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NBA Inside Drive 2002 Feature Overview - Screens

by Rainier on Nov. 16, 2001 @ 11:43 a.m. PST

You don't just love the game. You exist for the game. You think, feel, sweat, and dream the game. So you won't settle for just another wannabe hoops sim. No, you've stepped up to NBA Inside Drive 2002. It's on and poppin', and this time you're out to prove that you've got the skills to pay the bills - on and off the court.
With NBA Inside Drive 2002, you're a player, coach, and manager - all in one. Trade players and ink deals with free agents. Assemble your own playbook, then get your kicks on the court and take it to the hole. You can even change your team's strategy on the fly. And with Kevin Calabro and Marques Johnson sitting courtside with vibrant play-by-play and color commentary, NBA Inside Drive will get you into the game like never before.


  • Exhibition: Play a single game - take a single shot at greatness.
  • Season: Take your team all the way to a title.
  • Playoffs: Skip the season and go straight for the crown.
  • Load Game: Pick up where you left off last time.
  • Options: Set up the game for the way you want to play.


Keep your game tight by using the Real-Time Coaching feature to call plays or change your strategy during the game without breaking the action.


Setting Your Lineup: If you want to select a group of players quickly, you can assign them to one of six specialty lineups: Starting, Defensive, Fast, Big, 3-Point, or Rebounding.

Making a Substitution: No matter how tight your star player's game is, he can last only so long. When he gets fatigued, it's time to bench him.


As the coach, you can control who guards which opponent, set the amount of pressure, and determine when to call for a double-team.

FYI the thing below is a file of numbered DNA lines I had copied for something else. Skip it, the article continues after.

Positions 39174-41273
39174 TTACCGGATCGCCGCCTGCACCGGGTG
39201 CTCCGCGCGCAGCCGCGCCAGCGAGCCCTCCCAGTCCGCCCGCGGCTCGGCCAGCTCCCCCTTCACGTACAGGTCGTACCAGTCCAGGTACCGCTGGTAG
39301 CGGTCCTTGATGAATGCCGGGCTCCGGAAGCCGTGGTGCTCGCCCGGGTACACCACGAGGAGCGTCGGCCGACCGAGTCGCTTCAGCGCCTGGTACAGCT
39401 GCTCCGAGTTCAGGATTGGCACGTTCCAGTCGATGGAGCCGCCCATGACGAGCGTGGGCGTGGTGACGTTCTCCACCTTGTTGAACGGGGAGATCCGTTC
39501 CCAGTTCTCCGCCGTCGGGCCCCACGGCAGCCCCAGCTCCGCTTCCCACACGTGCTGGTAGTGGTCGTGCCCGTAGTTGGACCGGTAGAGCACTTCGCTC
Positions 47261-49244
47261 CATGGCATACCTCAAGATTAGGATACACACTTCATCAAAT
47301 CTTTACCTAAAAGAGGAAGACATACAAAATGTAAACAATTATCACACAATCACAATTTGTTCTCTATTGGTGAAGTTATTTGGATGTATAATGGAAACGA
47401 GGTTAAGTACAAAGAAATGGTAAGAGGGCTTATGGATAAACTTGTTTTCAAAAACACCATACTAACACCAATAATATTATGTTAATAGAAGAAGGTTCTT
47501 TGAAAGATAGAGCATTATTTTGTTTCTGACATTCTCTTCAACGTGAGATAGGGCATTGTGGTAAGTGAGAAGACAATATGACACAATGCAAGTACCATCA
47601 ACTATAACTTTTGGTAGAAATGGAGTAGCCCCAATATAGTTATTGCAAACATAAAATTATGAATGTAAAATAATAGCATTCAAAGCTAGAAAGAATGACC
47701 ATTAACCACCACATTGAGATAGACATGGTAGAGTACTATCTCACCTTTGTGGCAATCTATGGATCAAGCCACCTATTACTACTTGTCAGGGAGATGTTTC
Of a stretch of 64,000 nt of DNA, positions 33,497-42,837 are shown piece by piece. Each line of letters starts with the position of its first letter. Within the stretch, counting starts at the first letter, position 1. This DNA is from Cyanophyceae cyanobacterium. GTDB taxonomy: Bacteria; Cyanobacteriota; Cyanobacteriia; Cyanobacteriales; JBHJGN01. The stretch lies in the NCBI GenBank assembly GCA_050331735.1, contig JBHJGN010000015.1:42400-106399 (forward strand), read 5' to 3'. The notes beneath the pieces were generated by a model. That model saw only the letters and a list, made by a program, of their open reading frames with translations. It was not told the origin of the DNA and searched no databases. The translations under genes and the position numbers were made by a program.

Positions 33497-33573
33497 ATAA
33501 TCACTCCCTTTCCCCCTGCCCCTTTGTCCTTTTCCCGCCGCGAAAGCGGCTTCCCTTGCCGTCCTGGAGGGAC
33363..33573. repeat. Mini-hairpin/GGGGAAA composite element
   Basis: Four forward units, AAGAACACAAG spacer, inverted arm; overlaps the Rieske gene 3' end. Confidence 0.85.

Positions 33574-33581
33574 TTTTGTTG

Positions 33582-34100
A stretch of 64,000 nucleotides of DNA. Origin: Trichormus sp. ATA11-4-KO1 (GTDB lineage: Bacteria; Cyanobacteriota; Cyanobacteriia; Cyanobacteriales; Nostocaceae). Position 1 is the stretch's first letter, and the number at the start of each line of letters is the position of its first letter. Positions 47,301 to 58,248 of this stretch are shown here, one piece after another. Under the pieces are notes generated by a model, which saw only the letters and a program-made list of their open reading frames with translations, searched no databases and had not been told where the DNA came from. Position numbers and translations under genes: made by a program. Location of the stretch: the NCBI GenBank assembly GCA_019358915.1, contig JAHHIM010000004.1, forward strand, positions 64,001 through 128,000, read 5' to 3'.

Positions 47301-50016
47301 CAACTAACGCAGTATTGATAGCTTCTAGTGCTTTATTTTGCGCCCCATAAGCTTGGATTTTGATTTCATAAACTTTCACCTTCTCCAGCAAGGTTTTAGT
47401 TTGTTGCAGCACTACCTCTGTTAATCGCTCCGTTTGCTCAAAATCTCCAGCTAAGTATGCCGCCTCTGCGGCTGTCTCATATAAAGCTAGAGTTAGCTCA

In NBA Inside Drive 2002, you have more than two dozen plays to choose from. The trick, however, is picking the right play for the situation. The plays are organized by type into groups called playsets. The name of the playset will help you know when to use the plays in that group. For instance, 3-Point Plays will help you get off a good three-point shot. Likewise, Post Plays are ideal for getting the ball to your big man down in the key, and so on. Each team will have four plays already assigned to the D-pad, but you can change these assignments. There are two ways to change the play assignments: from the Coaching menu before the game begins or from the Pause Menu during the game.


Each team has its own default playbook that is filled with plays similar to the ones used by the real NBA team. Once you've customized a playbook, it will be saved to your User Profile the next time you save, and your personalized playbook will be used for all the teams. If you want to revert back to the default playbooks, press X on the Playbook screen.


One of the best ways to school your opponent is to throw 'em off with some fancy footwork. Note: There are two ways to perform a deke, depending on the Right Thumbstick setting.


Using the Fantasy Draft: If you really want to start your season from scratch, set the Fantasy Draft option to Yes. This will let you go through twelve draft rounds, trying to get your hands on the sickest ballers in the League. If you're not sure who to pick, press X to get a hint. Or, once you've gotten your first picks out of the way, press Y to have the rest of the draft automatically completed for you.